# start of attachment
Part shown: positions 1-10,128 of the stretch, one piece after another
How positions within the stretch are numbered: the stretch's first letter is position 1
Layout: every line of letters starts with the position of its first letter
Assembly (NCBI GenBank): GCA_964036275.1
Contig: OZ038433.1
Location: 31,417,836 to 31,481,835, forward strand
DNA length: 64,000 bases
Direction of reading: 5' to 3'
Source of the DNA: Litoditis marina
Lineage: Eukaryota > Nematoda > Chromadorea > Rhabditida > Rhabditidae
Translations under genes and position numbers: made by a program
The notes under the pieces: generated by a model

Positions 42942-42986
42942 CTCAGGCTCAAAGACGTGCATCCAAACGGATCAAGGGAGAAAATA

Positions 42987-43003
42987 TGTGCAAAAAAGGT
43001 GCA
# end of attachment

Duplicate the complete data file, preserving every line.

Part shown: positions 1-10,128 of the stretch, one piece after another
How positions within the stretch are numbered: the stretch's first letter is position 1
Layout: every line of letters starts with the position of its first letter
Assembly (NCBI GenBank): GCA_964036275.1
Contig: OZ038433.1
Location: 31,417,836 to 31,481,835, forward strand
DNA length: 64,000 bases
Direction of reading: 5' to 3'
Source of the DNA: Litoditis marina
Lineage: Eukaryota > Nematoda > Chromadorea > Rhabditida > Rhabditidae
Translations under genes and position numbers: made by a program
The notes under the pieces: generated by a model

Positions 42942-42986
42942 CTCAGGCTCAAAGACGTGCATCCAAACGGATCAAGGGAGAAAATA

Positions 42987-43003
42987 TGTGCAAAAAAGGT
43001 GCA